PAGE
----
An update on fundraising events from a charity to its donors? Sounds reasonable.

A mail pack about child investment funds to someone who doesn’t have children? Now it’s starting to sound less legitimate.

If legitimate interest is to be used, then there is a need to balance the interests of the business against the rights and interests of the consumer. Although not specifically itemised in GDPR, carrying out a legitimate interest assessment (LIA) will document and assess whether your choice in lawful.

An LIA has three stages and you can read more on this from the DPN:

  1. Identify a Legitimate Interest
  2. Carry out a Necessity Test
  3. Carry out a Balancing Test 

Privacy notice

Any Controller wishing to rely on legitimate interest must inform individuals (via a privacy notice) that it is processing personal data on this basis, what the legitimate interests are, and also notify individuals of their right to object. You may decide to reassure your customers that you’re making changes in line with GDPR, directing them to your updated privacy policy.

At the end of the day, it’s not about finding loopholes or meeting the bare minimum to skirt penalties. Whilst the non-compliance sanctions are potentially huge, the ICO commissioner makes it clear GDPR’s purpose is not to threaten the marketing profession but to give greater control to the individual, and part of that is being a responsible marketer.

James Monkman, Head of Partnerships & Compliance at Omnis Data, agrees. “GDPR is about common sense and looking after the consumer. That means transparency, protecting consumer information and being prepared for the changes afoot.”

We all know that engaged customers who want to hear about your products and services are the ones to nurture and respect with compelling marketing. And when they don’t want to hear anymore, allow them to walk away… leaving the door open.

Our GDPR check list will give you an indication of how prepared you are for the changes. If you need help with creating compelling direct marketing campaigns, or a database cleanse, get in touch.


*GDPR and You research from the DMA 

Call to Action – Are You Getting Response?

MarketingFile - Improve your response rate
MarketingFile - Improve your response rate

Analysing the response to your campaigns can be one of the trickier elements of marketing. Whether it be direct mail, advertising or digital campaigns keeping track of your return on investment can help plan future projects more efficiently. 

Whilst a direct link between your pieces and sales may be what you’re looking for, there’s more to advertising than this. Initially we need to evaluate if the product or service you offer is one of immediate purchase. To expand on this, a car showroom shouldn’t expect an instant flurry of response as most individuals don’t go buying cars on a monthly basis. In these instances, we use marketing to increase brand awareness so that when the time comes, your business is front of mind.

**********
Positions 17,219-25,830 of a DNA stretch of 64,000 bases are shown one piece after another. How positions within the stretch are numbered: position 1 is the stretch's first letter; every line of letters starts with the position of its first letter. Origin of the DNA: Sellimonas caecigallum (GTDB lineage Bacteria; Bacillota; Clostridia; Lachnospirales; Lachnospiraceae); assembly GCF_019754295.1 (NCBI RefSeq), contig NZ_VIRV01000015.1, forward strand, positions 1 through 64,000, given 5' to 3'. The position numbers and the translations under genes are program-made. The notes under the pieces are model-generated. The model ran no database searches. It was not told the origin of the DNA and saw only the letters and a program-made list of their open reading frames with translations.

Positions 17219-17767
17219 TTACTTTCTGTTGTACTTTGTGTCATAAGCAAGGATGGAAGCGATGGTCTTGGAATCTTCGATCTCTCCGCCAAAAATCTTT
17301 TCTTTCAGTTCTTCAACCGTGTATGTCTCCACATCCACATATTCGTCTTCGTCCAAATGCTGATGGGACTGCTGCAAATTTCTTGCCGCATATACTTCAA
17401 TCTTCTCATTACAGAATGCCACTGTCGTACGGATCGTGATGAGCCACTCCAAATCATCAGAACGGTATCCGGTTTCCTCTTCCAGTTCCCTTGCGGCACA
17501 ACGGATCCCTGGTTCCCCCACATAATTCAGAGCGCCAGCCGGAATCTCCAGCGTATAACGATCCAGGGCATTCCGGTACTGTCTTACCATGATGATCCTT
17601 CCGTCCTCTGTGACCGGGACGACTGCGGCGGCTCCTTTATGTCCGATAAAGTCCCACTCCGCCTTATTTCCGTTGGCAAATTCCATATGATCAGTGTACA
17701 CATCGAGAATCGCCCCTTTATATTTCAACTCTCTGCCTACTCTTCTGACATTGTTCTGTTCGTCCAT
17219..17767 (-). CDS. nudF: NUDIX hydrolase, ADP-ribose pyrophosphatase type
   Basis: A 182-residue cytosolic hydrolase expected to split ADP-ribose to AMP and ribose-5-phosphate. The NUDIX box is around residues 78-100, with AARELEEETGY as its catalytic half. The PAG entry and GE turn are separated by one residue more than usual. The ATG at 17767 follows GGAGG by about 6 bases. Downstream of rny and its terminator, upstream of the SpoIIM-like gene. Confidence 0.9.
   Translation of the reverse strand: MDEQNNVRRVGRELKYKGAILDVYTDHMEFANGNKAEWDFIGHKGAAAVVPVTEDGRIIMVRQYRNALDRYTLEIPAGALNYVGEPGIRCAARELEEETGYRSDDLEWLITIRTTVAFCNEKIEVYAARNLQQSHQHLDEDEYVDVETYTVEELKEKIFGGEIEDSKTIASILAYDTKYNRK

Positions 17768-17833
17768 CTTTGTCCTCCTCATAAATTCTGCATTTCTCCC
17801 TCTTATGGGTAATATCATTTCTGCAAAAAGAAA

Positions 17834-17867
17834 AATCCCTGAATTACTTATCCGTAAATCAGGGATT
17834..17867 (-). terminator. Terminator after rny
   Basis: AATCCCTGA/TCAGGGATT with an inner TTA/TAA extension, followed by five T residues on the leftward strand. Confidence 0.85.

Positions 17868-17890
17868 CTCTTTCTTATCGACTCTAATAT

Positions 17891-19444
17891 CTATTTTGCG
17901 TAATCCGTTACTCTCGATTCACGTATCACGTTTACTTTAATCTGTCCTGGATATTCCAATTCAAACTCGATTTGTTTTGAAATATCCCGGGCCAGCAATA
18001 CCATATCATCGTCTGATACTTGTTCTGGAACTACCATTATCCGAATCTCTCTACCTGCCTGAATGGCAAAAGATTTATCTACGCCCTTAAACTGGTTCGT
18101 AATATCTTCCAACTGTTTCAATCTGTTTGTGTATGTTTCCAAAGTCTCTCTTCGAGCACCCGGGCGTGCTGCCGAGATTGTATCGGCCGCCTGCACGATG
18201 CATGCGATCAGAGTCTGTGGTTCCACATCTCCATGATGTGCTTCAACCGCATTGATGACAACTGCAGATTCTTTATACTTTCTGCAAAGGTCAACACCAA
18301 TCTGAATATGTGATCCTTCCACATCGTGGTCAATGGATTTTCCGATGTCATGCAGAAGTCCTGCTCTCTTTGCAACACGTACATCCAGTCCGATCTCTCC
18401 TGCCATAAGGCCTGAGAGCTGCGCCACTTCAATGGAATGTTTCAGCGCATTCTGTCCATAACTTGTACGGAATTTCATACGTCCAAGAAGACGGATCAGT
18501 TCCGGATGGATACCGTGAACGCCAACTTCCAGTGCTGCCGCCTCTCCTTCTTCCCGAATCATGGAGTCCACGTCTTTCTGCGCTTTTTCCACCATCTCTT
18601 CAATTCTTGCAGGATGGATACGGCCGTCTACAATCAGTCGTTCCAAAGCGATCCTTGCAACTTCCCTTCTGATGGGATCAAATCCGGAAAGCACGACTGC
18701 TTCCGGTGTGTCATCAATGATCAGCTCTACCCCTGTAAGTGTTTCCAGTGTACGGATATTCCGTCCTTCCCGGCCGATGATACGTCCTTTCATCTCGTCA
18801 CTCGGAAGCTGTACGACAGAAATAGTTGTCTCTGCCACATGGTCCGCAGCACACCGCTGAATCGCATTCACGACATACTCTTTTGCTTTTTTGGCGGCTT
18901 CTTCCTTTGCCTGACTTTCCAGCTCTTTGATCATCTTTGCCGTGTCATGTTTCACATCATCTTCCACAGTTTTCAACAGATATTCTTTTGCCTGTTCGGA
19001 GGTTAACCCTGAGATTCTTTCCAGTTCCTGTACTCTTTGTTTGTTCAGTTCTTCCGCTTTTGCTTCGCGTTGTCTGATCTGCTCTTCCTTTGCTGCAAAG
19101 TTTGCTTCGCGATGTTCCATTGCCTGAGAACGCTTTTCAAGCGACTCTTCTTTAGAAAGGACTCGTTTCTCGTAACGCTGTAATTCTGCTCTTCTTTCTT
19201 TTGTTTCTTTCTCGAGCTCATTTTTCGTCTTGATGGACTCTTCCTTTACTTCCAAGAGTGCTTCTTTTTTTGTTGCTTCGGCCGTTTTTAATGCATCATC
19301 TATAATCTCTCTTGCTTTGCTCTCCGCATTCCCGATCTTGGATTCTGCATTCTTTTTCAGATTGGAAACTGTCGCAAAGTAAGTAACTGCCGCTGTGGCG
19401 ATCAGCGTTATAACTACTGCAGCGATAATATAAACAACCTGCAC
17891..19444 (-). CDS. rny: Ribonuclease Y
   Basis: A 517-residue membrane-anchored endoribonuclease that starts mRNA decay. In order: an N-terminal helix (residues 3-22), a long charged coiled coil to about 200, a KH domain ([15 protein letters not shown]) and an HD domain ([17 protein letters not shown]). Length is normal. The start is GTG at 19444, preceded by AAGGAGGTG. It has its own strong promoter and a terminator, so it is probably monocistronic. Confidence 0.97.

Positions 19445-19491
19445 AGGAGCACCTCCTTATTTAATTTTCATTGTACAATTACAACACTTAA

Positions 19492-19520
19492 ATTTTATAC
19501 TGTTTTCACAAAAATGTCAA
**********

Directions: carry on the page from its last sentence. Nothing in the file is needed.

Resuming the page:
In addition to this, it’s worth pointing out that 6 months down the line, a prospect may not remember where they’ve seen your name, so don’t drop specific marketing channels because nobody mentions them directly.

Whilst, this is all well and good for longer lifespan products and services, some of you may well have the here and now fix, so let’s look at some techniques we can apply to measure our response.

Physical Coupons

Coupons are one of the oldest tricks in the book. They can be applied largely to print materials (see coupon codes for digital), in either solid or perforated formats. This allows you to simply count up how many coupons have been redeemed to measure response rate at a glance. The only downside? This method requires you to offer a discount or benefit of sorts. After all, as a buyer, why use a coupon that holds no benefit to me.

Coupon Codes

The digital equivalent of physical coupons (although they can be applied to print products). Comes with the same issue of requiring benefits (e.g discounts or freebies), but has the added advantage of automated counting to give you instant response rates.

Variable U.R.L’s

The purpose of variable URL’s is that specific prospects get individual web addresses, personalised to them. For example, an email campaign can be sent through to an individual with links directed at the domain This not only allows us to see how many times a page has been visited, but also allows us to pinpoint specific persons of interest for additional/future campaigns.

QR Codes

A format of mixed opinion. However, most QR code generators can provide a dynamic service. This allows us to change the page redirect for single codes in order to provide valuable analytics and measure response.

Landing Page

A more simple method, applicable to both print and digital media is landing pages. By setting up a dedicated micro-site for additional information, not only can we optimise content in mailings, but also track those who are interested in finding out more.


A less effective way to monitor response, is through footfall. Tracking volume of customers or visitors on a daily basis is a laborious task but can give you some insight into marketing effectiveness.


In a similar way to footfall, tracking call and email numbers can also give you an insight. The same can be said about visits to your website through Google analytics. All of which are relative as not directly linked to your marketing, but its worth tracking.

Of course sales can be used as one channel to measure although as we mentioned, direct results are ultimately uncountable.

Track what you can, keep all channels open and never underestimate the power of brand awareness.